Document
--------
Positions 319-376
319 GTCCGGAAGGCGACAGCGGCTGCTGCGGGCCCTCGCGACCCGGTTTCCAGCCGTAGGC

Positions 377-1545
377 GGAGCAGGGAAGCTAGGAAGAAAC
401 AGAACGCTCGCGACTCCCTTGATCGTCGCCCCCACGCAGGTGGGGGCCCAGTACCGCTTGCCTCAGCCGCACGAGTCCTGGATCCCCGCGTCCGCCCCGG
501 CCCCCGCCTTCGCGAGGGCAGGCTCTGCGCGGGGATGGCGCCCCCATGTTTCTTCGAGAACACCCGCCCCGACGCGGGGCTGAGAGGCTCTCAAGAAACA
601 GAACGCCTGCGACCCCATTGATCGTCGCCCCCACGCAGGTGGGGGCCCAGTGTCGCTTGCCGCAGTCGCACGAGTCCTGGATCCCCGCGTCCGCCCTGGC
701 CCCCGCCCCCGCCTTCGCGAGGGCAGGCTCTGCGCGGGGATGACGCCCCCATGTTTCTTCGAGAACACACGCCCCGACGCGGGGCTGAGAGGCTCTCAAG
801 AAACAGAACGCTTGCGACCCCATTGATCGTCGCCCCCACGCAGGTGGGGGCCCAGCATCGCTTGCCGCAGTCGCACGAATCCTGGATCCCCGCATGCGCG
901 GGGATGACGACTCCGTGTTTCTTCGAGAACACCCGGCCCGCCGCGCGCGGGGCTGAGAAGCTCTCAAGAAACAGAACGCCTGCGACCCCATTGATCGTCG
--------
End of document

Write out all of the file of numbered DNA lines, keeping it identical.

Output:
Positions 319-376
319 GTCCGGAAGGCGACAGCGGCTGCTGCGGGCCCTCGCGACCCGGTTTCCAGCCGTAGGC

Positions 377-1545
377 GGAGCAGGGAAGCTAGGAAGAAAC
401 AGAACGCTCGCGACTCCCTTGATCGTCGCCCCCACGCAGGTGGGGGCCCAGTACCGCTTGCCTCAGCCGCACGAGTCCTGGATCCCCGCGTCCGCCCCGG
501 CCCCCGCCTTCGCGAGGGCAGGCTCTGCGCGGGGATGGCGCCCCCATGTTTCTTCGAGAACACCCGCCCCGACGCGGGGCTGAGAGGCTCTCAAGAAACA
601 GAACGCCTGCGACCCCATTGATCGTCGCCCCCACGCAGGTGGGGGCCCAGTGTCGCTTGCCGCAGTCGCACGAGTCCTGGATCCCCGCGTCCGCCCTGGC
701 CCCCGCCCCCGCCTTCGCGAGGGCAGGCTCTGCGCGGGGATGACGCCCCCATGTTTCTTCGAGAACACACGCCCCGACGCGGGGCTGAGAGGCTCTCAAG
801 AAACAGAACGCTTGCGACCCCATTGATCGTCGCCCCCACGCAGGTGGGGGCCCAGCATCGCTTGCCGCAGTCGCACGAATCCTGGATCCCCGCATGCGCG
901 GGGATGACGACTCCGTGTTTCTTCGAGAACACCCGGCCCGCCGCGCGCGGGGCTGAGAAGCTCTCAAGAAACAGAACGCCTGCGACCCCATTGATCGTCG